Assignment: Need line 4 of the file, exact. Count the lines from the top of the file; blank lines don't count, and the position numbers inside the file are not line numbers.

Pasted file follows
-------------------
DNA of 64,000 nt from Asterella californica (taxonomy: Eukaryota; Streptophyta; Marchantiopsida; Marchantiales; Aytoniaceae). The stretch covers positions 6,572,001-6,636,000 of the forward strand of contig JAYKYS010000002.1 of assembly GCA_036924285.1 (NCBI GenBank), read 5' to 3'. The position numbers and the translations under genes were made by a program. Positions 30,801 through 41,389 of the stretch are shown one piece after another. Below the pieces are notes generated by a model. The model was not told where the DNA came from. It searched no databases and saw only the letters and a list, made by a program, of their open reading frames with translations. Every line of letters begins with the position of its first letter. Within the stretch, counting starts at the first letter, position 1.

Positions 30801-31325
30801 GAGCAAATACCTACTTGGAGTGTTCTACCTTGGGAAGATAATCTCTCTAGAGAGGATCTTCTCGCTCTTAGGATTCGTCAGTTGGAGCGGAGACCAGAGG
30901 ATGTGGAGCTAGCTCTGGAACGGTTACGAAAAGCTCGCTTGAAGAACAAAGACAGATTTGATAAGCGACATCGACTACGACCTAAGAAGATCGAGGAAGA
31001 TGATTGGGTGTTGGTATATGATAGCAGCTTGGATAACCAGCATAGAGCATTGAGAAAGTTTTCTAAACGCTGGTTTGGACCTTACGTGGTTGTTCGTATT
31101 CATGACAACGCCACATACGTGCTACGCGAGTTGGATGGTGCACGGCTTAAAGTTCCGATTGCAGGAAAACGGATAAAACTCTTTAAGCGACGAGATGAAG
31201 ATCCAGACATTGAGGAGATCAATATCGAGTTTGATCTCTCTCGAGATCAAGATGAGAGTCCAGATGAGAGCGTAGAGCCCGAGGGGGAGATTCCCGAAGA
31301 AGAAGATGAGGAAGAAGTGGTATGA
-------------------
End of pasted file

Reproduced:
30901 ATGTGGAGCTAGCTCTGGAACGGTTACGAAAAGCTCGCTTGAAGAACAAAGACAGATTTGATAAGCGACATCGACTACGACCTAAGAAGATCGAGGAAGA